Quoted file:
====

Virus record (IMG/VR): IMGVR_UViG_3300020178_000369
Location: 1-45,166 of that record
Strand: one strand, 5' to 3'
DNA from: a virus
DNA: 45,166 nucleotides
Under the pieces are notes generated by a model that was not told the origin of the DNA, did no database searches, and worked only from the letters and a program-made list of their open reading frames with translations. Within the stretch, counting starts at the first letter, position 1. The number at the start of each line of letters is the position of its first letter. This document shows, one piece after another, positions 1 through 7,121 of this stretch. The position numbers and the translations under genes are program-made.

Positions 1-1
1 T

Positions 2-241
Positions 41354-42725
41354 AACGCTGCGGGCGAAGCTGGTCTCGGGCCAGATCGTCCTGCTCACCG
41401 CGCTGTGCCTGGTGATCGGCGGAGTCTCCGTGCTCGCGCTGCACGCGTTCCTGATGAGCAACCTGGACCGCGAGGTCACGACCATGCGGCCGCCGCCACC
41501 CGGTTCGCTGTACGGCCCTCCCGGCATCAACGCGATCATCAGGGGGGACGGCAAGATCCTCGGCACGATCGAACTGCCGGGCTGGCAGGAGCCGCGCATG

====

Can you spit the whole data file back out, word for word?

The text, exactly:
Virus record (IMG/VR): IMGVR_UViG_3300020178_000369
Location: 1-45,166 of that record
Strand: one strand, 5' to 3'
DNA from: a virus
DNA: 45,166 nucleotides
Under the pieces are notes generated by a model that was not told the origin of the DNA, did no database searches, and worked only from the letters and a program-made list of their open reading frames with translations. Within the stretch, counting starts at the first letter, position 1. The number at the start of each line of letters is the position of its first letter. This document shows, one piece after another, positions 1 through 7,121 of this stretch. The position numbers and the translations under genes are program-made.

Positions 1-1
1 T

Positions 2-241
Positions 41354-42725
41354 AACGCTGCGGGCGAAGCTGGTCTCGGGCCAGATCGTCCTGCTCACCG
41401 CGCTGTGCCTGGTGATCGGCGGAGTCTCCGTGCTCGCGCTGCACGCGTTCCTGATGAGCAACCTGGACCGCGAGGTCACGACCATGCGGCCGCCGCCACC
41501 CGGTTCGCTGTACGGCCCTCCCGGCATCAACGCGATCATCAGGGGGGACGGCAAGATCCTCGGCACGATCGAACTGCCGGGCTGGCAGGAGCCGCGCATG